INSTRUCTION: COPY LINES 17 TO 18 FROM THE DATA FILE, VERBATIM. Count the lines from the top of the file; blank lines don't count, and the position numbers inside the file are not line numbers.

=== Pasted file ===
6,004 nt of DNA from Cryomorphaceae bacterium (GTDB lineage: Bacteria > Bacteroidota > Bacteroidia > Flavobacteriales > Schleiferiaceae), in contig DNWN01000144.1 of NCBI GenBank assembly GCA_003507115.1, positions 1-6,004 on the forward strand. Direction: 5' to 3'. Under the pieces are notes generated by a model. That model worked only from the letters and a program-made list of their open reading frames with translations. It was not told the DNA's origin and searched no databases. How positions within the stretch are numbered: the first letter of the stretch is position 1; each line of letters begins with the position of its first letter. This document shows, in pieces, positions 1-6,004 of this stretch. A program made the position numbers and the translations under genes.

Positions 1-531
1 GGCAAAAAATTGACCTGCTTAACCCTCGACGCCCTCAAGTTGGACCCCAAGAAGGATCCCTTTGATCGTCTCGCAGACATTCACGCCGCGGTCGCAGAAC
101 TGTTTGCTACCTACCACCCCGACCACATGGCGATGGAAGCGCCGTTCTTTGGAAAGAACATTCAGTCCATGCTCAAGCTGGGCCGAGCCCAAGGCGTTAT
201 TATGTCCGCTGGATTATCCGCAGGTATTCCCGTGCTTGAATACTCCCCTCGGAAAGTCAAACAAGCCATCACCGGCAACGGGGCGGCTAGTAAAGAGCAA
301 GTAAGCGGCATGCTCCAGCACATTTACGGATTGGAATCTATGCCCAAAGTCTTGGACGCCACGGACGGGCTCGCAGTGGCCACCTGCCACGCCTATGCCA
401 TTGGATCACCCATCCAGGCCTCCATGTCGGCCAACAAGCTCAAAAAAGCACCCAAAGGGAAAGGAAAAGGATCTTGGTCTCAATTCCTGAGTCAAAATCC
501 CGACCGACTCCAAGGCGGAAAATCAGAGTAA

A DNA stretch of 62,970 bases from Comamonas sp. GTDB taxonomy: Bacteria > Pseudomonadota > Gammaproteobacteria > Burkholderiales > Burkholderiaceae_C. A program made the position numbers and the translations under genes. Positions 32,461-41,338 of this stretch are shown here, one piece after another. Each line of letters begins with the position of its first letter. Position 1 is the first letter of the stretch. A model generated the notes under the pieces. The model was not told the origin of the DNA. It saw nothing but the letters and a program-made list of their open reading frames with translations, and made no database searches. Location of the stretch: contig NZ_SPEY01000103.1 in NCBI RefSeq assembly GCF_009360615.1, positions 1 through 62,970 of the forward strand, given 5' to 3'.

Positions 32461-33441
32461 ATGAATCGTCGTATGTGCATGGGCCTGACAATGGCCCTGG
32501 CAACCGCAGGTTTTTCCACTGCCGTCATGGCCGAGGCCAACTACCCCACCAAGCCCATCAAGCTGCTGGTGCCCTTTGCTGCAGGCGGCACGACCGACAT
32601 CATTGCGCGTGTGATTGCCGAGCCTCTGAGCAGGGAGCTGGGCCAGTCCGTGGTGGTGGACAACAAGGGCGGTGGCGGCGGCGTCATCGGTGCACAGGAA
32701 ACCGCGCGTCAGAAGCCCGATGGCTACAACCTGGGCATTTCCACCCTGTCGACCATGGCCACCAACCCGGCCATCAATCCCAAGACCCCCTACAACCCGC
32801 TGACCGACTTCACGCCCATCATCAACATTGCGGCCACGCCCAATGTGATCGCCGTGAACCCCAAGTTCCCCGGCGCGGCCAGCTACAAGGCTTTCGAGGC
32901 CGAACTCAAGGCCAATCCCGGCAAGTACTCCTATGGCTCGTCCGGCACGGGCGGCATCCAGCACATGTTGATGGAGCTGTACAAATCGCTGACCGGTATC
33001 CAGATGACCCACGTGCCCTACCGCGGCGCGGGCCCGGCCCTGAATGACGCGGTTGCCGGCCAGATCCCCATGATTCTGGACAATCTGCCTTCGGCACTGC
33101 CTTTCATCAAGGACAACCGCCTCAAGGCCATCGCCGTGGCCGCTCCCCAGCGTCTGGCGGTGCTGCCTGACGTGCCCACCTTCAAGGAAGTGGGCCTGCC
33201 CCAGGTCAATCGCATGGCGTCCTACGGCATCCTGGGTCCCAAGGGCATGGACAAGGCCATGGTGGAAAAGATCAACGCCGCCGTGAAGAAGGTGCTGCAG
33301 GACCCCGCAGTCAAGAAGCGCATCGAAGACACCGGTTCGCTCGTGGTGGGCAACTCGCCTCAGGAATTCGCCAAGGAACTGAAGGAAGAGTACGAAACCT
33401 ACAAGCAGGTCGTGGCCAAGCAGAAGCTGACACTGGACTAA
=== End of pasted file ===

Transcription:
33001 CAGATGACCCACGTGCCCTACCGCGGCGCGGGCCCGGCCCTGAATGACGCGGTTGCCGGCCAGATCCCCATGATTCTGGACAATCTGCCTTCGGCACTGC
33101 CTTTCATCAAGGACAACCGCCTCAAGGCCATCGCCGTGGCCGCTCCCCAGCGTCTGGCGGTGCTGCCTGACGTGCCCACCTTCAAGGAAGTGGGCCTGCC